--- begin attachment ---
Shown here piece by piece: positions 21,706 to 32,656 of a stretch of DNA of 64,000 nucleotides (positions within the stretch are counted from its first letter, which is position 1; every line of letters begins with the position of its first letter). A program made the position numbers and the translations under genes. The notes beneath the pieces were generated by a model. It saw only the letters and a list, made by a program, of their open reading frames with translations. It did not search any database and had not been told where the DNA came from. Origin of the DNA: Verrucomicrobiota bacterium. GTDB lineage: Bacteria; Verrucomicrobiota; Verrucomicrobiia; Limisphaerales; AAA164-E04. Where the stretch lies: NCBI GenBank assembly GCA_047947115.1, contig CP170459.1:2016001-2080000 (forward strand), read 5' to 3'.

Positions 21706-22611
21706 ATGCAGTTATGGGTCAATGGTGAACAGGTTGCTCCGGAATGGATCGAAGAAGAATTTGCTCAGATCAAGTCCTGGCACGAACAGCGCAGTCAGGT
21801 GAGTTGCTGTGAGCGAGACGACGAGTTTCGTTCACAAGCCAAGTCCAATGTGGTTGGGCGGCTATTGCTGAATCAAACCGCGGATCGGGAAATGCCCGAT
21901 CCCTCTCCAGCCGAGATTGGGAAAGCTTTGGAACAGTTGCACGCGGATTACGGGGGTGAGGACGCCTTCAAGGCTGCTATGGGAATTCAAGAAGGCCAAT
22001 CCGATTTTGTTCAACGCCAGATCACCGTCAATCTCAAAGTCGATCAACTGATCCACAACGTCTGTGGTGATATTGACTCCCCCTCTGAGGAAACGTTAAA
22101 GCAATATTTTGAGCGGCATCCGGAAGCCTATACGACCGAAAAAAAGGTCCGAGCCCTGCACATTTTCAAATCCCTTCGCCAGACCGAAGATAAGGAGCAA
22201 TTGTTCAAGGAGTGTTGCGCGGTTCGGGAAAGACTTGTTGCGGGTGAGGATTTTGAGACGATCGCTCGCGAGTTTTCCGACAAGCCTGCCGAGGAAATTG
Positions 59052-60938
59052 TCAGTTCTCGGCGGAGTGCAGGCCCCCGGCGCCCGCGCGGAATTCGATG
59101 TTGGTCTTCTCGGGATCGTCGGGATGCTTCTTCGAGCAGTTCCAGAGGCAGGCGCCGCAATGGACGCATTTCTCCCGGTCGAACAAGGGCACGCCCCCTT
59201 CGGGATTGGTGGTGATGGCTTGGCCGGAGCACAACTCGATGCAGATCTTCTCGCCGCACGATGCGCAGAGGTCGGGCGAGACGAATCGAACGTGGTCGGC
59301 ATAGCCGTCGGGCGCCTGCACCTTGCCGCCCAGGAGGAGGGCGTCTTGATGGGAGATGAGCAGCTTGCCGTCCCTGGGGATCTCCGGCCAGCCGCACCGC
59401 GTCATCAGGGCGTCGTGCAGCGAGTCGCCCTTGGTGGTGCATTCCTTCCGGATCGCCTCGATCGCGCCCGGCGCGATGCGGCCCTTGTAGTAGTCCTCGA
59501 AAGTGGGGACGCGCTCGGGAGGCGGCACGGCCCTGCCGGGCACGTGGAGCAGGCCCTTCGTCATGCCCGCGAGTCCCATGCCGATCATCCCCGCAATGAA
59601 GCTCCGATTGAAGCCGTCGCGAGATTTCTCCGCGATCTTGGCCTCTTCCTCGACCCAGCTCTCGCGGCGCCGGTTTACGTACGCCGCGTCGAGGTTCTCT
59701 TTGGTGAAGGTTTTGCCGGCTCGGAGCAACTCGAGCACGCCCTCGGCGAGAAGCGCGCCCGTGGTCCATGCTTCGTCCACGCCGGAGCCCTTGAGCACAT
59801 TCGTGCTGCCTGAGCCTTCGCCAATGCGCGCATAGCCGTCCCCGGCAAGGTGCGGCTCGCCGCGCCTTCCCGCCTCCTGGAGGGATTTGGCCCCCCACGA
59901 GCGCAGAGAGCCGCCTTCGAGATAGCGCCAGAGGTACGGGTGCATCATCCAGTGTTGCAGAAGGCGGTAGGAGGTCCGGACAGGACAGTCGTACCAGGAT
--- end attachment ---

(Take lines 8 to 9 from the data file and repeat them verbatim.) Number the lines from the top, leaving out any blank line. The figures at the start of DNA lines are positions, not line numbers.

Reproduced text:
22201 TTGTTCAAGGAGTGTTGCGCGGTTCGGGAAAGACTTGTTGCGGGTGAGGATTTTGAGACGATCGCTCGCGAGTTTTCCGACAAGCCTGCCGAGGAAATTG
Positions 59052-60938